Spring offensive or peace?  

Need to continue Doha process

All major stakeholders in the Afghan peace face tough challenges ahead. NATO Secretary General Jens Stoltenberg has rejected early pull-out from Afghanistan as agreed between the Trump Administration and the Afghan Taliban. The Afghan Taliban have warned of a possible restart of their attacks against the foreign forces in case they delay their departure. Pakistan has asked the Afghan warring sides to reduce violence in order have a ceasefire. Despite demands from various quarters the Afghan President is unwilling to accept the proposal for an inclusive interim government.

Former US President Donald Trump wanted an early resolution of the Afghan civil war allowing him to withdraw US troops and present this as a trophy during last year’s election campaign. The intra-Afghan talks that began in September last year had been painstakingly slow. The Afghan government’s negotiating team insisted on a ceasefire as a priority in the talks. The Taliban wanted an urgent agreement on the shape of a future government. Neither side was willing to compromise. In December the talks were postponed till January.

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President Biden faces a dilemma. As vice president throughout President Obama’s term, he consistently supported a minimal US presence in Afghanistan. But a withdrawal followed by a collapse of the elected Afghan government would be as traumatic for the Americans as the defeat in Vietnam. The Taliban are stronger now in Afghanistan than at any point since 2001. With an estimated 60,000 full-time fighters, they control one-fifth of the country. But the USA, Russia and China, besides many neighbouring countries, would not feel comfortable with an Islamic Emirate in Kabul.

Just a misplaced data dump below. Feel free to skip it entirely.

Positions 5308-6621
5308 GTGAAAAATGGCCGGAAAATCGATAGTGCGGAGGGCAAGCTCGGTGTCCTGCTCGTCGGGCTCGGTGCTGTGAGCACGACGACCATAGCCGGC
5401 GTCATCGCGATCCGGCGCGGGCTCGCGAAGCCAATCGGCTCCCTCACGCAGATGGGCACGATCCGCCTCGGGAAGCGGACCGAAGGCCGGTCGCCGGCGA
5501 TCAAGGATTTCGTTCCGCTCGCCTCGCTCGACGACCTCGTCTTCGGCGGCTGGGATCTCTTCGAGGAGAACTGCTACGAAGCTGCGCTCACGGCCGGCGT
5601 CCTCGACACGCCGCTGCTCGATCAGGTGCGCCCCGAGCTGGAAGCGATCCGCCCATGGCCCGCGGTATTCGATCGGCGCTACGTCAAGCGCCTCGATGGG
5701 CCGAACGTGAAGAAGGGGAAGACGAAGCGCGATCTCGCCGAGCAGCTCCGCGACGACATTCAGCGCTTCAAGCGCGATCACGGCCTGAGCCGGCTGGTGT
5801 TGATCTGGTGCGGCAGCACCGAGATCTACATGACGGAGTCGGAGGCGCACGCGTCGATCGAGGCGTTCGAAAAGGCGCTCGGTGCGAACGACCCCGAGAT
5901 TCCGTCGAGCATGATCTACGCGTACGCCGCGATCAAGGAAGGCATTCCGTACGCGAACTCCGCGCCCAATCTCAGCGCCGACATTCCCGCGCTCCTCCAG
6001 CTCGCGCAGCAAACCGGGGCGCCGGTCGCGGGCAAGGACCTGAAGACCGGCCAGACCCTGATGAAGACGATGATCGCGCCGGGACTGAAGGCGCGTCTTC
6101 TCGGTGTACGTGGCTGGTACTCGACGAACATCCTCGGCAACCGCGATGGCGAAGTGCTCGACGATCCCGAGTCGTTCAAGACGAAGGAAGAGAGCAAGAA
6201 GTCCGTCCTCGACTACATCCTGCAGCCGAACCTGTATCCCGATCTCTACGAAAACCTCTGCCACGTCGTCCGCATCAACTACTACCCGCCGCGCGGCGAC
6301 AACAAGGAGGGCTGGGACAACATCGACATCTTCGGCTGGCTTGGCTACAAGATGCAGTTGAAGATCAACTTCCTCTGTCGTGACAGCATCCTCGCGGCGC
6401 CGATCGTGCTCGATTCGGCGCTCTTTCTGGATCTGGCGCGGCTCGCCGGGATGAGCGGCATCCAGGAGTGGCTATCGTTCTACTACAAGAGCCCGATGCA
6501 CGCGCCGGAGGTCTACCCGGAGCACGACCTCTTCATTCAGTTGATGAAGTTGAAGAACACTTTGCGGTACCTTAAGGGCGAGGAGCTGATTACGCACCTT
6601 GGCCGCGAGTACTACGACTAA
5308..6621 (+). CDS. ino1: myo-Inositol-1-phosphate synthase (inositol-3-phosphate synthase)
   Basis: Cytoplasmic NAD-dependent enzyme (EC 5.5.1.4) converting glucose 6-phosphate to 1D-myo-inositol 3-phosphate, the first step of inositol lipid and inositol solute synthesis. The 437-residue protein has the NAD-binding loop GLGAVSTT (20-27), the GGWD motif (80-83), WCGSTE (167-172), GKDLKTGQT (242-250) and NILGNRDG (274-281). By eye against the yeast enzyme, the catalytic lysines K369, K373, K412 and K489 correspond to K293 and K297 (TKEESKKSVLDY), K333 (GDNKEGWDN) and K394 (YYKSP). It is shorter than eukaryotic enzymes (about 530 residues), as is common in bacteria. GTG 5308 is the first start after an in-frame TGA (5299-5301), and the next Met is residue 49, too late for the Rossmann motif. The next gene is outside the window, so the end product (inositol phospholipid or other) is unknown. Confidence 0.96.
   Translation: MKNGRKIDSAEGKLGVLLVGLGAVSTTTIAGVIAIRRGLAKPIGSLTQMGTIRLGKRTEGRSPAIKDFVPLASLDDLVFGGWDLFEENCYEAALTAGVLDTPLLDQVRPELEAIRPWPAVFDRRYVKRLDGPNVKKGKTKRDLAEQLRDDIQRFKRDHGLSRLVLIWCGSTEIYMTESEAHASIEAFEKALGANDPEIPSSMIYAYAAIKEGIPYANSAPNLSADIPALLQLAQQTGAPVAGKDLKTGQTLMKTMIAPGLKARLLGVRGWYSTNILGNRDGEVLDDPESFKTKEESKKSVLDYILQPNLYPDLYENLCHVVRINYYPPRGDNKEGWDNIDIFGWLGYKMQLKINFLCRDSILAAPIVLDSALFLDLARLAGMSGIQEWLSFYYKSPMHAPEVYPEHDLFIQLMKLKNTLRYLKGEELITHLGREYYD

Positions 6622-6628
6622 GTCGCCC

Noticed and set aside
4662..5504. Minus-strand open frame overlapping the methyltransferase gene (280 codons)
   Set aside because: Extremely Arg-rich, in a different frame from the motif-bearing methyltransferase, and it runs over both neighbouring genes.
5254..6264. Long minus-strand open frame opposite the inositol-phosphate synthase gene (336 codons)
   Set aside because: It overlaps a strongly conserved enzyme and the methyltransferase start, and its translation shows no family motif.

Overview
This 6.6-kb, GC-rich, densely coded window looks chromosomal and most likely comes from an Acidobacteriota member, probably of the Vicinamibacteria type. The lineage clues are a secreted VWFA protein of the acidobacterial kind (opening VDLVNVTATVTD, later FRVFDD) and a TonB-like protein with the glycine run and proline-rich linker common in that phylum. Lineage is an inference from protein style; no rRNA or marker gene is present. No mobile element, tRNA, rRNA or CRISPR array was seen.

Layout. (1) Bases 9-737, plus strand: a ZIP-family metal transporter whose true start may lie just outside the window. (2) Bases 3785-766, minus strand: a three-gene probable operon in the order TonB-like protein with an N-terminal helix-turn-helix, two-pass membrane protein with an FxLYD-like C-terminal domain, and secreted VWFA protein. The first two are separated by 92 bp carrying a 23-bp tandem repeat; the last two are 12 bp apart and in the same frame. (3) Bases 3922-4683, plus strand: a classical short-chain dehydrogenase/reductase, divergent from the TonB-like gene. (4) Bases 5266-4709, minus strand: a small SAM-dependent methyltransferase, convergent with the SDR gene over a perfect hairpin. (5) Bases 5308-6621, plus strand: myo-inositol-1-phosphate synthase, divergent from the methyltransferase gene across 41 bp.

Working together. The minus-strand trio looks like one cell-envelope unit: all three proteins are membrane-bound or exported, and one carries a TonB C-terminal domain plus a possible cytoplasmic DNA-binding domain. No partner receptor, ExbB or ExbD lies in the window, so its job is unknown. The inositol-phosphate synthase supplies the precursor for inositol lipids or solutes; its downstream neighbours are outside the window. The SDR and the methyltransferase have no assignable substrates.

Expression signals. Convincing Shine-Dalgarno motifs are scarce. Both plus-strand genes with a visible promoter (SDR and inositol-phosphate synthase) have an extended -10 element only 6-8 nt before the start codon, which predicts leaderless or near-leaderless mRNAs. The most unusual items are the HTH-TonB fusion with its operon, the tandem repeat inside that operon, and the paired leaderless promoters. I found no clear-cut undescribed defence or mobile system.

Despite being elected, President Ghani’s government faces internal challenges and is unable to enforce its writ all over the country. A sudden exit of US troops without a settlement in Afghanistan does not suit Islamabad. While persuading the Taliban to accept the delay, it should continue to develop friendly ties with all important sections in Afghanistan, both inside and outside the government, promoting its image as an honest broker. It should meanwhile press upon the USA, the Afghan Taliban and the Afghan government the need to weed out terrorist networks using Afghan territory to launch attacks in Pakistan, especially in its Balochistan province.

The Editorial Department of Pakistan Today can be contacted at: [email protected].

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